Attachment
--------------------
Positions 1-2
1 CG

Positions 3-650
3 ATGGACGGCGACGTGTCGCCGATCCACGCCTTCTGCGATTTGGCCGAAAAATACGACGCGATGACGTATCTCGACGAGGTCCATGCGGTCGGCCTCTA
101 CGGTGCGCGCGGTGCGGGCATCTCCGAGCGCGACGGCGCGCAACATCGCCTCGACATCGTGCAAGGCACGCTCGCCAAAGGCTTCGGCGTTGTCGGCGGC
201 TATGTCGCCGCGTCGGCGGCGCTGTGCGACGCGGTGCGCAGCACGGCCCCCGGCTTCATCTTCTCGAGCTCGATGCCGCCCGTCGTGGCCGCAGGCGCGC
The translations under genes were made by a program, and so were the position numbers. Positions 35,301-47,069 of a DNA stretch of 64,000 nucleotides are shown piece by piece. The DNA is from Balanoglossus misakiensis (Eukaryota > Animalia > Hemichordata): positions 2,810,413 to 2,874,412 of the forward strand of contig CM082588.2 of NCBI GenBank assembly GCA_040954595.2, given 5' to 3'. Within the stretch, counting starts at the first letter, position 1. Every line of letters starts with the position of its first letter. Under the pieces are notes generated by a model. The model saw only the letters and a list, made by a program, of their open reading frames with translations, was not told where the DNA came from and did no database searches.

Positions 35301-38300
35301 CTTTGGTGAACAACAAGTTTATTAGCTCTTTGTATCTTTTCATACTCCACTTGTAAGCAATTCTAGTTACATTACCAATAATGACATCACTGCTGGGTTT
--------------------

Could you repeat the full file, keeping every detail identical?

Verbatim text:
Positions 1-2
1 CG

Positions 3-650
3 ATGGACGGCGACGTGTCGCCGATCCACGCCTTCTGCGATTTGGCCGAAAAATACGACGCGATGACGTATCTCGACGAGGTCCATGCGGTCGGCCTCTA
101 CGGTGCGCGCGGTGCGGGCATCTCCGAGCGCGACGGCGCGCAACATCGCCTCGACATCGTGCAAGGCACGCTCGCCAAAGGCTTCGGCGTTGTCGGCGGC
201 TATGTCGCCGCGTCGGCGGCGCTGTGCGACGCGGTGCGCAGCACGGCCCCCGGCTTCATCTTCTCGAGCTCGATGCCGCCCGTCGTGGCCGCAGGCGCGC
The translations under genes were made by a program, and so were the position numbers. Positions 35,301-47,069 of a DNA stretch of 64,000 nucleotides are shown piece by piece. The DNA is from Balanoglossus misakiensis (Eukaryota > Animalia > Hemichordata): positions 2,810,413 to 2,874,412 of the forward strand of contig CM082588.2 of NCBI GenBank assembly GCA_040954595.2, given 5' to 3'. Within the stretch, counting starts at the first letter, position 1. Every line of letters starts with the position of its first letter. Under the pieces are notes generated by a model. The model saw only the letters and a list, made by a program, of their open reading frames with translations, was not told where the DNA came from and did no database searches.

Positions 35301-38300
35301 CTTTGGTGAACAACAAGTTTATTAGCTCTTTGTATCTTTTCATACTCCACTTGTAAGCAATTCTAGTTACATTACCAATAATGACATCACTGCTGGGTTT